A fond farewell as Seattle’s viaduct hits the highway

The Alaskan Way Viaduct with the Seattle Great Wheel and Elliott Bay in the background on Oct. 11, 2018 (Photo by Matt M. McKnight/Crosscut)

I’m going to miss the viaduct.

I know, I know, it’s a God-awful eyesore, a 1950s-era brutalist architectural scar separating the downtown from the waterfront. It’s dangerous. It needs to go, and soon it will — viaduct traffic will close in January, and crews will begin demolishing it, section by section. By the end of next year, the Alaskan Way Viaduct will be gone.

But having spent the past two years stuck in interminable traffic on the viaduct, often crawling in rush hour traffic, I’ve developed a grudging appreciation. It’s not just the magnificent view of Elliott Bay and the Olympics. In the mile between the Battery Street tunnel and SODO, practically the whole story of Seattle — past and present, grand and depressing — is laid out before you.

Heading southbound on Highway 99 into Seattle, you emerge from the Battery Street tunnel and look west to Elliott Bay. Container ships from around the world arrive daily, bloated with our iPhones and books and cheap toasters. Our iconic ferries come and go. Kayaks, sailboats and fishing vessels fill the voids. Cruise ships dock tight against the seawall. Coast Guard cutters lie in port. Planes line up their approach to Sea-Tac and Boeing Field. Rail lines, the spoils of global trade, parallel the highway. All of this in one glance to the west! It’s a scene straight out of children’s author Richard Scarry’s Busytown.

Some 200 yards out of the tunnel, the waterfront buildings come into view, and the icons of Seattle past appear. There’s Ivar’s, Red Robin, and Kidd Valley, staples of every Seattle childhood. Ye Olde Curiosity Shop, the Seattle Aquarium, Pike Place Market. Seattle’s central steam plant, still supplying heat to some 200 buildings throughout the downtown, sits next to the viaduct, a stubborn holdout amid the frenzied redevelopment. Look down to the right, just past the ferry terminal, and an old steel arch from 1920 heralding the now defunct Seattle Harbor Department still frames a view of the working waterfront. Further south, Pioneer Square and Smith Tower, the last vestiges of Seattle’s early days. And when you’re going the other direction, driving north on the viaduct, the Space Needle is among the first landmarks visible on the horizon.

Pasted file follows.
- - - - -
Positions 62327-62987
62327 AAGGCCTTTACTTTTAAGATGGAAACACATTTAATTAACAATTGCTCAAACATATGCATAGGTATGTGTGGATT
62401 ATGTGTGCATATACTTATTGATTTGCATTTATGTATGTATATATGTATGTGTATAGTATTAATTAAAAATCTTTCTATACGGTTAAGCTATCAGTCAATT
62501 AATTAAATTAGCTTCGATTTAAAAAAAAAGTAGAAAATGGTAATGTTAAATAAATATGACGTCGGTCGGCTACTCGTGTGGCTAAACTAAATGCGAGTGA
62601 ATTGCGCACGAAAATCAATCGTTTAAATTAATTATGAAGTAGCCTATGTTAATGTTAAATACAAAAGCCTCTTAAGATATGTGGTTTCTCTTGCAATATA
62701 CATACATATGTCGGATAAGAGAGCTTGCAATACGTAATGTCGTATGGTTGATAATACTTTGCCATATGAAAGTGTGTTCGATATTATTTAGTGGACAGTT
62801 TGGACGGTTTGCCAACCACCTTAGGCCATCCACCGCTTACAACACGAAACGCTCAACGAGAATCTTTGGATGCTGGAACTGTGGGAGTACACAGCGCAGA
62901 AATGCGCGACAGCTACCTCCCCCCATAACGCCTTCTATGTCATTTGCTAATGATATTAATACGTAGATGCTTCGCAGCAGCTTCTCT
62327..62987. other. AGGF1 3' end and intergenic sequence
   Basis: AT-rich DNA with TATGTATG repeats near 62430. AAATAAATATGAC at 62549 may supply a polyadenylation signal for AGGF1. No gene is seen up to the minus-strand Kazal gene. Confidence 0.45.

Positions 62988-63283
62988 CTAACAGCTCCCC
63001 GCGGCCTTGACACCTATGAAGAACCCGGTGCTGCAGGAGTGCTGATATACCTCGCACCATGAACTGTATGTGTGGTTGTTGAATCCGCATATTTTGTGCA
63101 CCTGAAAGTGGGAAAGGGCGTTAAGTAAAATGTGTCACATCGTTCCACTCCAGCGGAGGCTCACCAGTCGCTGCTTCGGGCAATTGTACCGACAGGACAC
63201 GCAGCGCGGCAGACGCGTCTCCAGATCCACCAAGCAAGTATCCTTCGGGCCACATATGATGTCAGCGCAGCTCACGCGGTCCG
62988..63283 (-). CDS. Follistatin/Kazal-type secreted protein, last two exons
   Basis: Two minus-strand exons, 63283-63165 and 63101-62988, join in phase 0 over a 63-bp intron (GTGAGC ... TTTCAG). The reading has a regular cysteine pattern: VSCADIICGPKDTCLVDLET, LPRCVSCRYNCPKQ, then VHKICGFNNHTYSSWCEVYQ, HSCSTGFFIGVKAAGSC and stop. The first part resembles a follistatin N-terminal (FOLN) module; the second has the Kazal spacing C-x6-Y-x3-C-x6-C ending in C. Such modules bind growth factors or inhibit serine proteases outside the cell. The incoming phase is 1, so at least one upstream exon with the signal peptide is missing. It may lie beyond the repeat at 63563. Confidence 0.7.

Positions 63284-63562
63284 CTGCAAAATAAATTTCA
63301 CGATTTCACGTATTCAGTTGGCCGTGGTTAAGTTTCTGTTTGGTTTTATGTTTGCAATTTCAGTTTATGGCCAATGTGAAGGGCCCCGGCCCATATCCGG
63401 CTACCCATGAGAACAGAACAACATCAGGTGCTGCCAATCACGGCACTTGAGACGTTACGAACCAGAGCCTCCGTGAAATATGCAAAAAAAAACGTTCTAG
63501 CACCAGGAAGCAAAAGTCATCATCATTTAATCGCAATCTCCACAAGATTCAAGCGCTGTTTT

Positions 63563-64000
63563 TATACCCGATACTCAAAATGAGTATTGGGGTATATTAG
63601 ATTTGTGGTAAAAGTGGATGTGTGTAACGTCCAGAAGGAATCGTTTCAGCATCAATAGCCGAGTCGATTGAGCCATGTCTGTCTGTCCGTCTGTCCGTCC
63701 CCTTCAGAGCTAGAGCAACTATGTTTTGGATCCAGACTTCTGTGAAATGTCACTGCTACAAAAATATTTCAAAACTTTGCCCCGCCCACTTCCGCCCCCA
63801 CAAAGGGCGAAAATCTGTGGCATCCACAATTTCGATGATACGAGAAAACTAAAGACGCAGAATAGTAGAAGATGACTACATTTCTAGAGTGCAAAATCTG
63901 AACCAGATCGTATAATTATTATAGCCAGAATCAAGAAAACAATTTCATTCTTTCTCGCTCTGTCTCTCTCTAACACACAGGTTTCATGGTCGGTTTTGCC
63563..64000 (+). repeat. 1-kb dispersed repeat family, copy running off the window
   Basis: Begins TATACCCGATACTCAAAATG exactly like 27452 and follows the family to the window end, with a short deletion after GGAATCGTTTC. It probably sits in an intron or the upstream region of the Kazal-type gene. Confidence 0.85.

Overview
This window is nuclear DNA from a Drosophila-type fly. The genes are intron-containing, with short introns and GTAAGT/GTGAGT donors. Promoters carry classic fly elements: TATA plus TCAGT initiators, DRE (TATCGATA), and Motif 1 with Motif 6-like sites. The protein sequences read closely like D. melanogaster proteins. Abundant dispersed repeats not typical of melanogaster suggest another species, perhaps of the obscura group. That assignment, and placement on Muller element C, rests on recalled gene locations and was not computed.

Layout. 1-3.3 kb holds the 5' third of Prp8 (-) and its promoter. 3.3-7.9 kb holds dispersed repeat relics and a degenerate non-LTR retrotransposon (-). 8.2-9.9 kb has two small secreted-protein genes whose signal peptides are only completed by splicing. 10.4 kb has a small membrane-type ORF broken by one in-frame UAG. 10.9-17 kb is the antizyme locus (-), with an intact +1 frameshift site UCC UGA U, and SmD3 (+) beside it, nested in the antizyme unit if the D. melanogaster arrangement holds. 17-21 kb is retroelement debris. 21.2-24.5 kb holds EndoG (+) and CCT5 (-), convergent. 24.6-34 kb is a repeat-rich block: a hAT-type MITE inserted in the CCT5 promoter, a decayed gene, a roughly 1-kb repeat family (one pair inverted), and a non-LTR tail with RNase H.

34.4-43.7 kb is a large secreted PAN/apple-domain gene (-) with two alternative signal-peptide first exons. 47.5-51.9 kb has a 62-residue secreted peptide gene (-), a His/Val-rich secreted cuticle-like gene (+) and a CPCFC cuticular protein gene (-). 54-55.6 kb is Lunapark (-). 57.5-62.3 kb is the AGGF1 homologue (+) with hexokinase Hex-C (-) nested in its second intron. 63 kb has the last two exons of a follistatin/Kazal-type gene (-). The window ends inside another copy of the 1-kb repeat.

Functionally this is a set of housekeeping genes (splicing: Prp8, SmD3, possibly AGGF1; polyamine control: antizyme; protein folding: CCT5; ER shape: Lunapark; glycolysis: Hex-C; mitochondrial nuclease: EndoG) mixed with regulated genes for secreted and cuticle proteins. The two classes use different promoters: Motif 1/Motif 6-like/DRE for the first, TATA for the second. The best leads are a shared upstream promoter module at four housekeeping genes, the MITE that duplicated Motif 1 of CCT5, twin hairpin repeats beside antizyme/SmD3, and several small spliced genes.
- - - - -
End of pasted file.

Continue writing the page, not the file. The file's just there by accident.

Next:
Mixed among all these old Seattle landmarks are the shiny new trophies of the modern city. The Seattle Great Wheel’s mesmerizing light show, our first installment on a Blade Runner neon metropolis, towers incongruously above our otherwise our historic waterfront. Russell Investments Center, one of scores of new towers transforming the skyline, is home to Zillow, one of scores of tech firms transforming our economy. Immediately north of the Battery Street tunnel: the Gates Foundation and Lesser Amazonia. Immediately south of downtown: Starbucks’ headquarters and the new stadiums.

The heartbreaking symbols of new Seattle are also on display. Homeless encampments line areas under the north end of the viaduct, specters of Depression-era Hoovervilles somehow returning amid all our progress. And of course, there’s the dreadful traffic itself. The irony is not lost: Traffic, the most pervasive symbol of the price we’re paying for new Seattle, is the very thing forcing us to slow down, look around, and take in this diorama of Seattle’s history.

But in a few months  — Jan. 11, if current plans hold — even that will be gone. Perhaps the new tunnel will shorten our commutes, though I’m skeptical. Years of construction and umpteen million dollars spent to fix the Mercer Mess resulted in commute times that budged not at all. Instead of a slow tour through the splendor of Elliott Bay and the arc of the city’s history, I fear I will soon be paying for the pleasure of crawling through a dreary gray tunnel, taking in nothing but taillights and concrete.

I’m going to miss my slow ride home.

A musical ode to the viaduct, by Seattle band The Argument. Song: Brangien Davis. Music: Daniel Spils. Video editing: David Nixon. Animated footage courtesy of Washington State Department of Transportation

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About the Authors & Contributors

Rob French

Rob French, a former journalist, lives in West Seattle.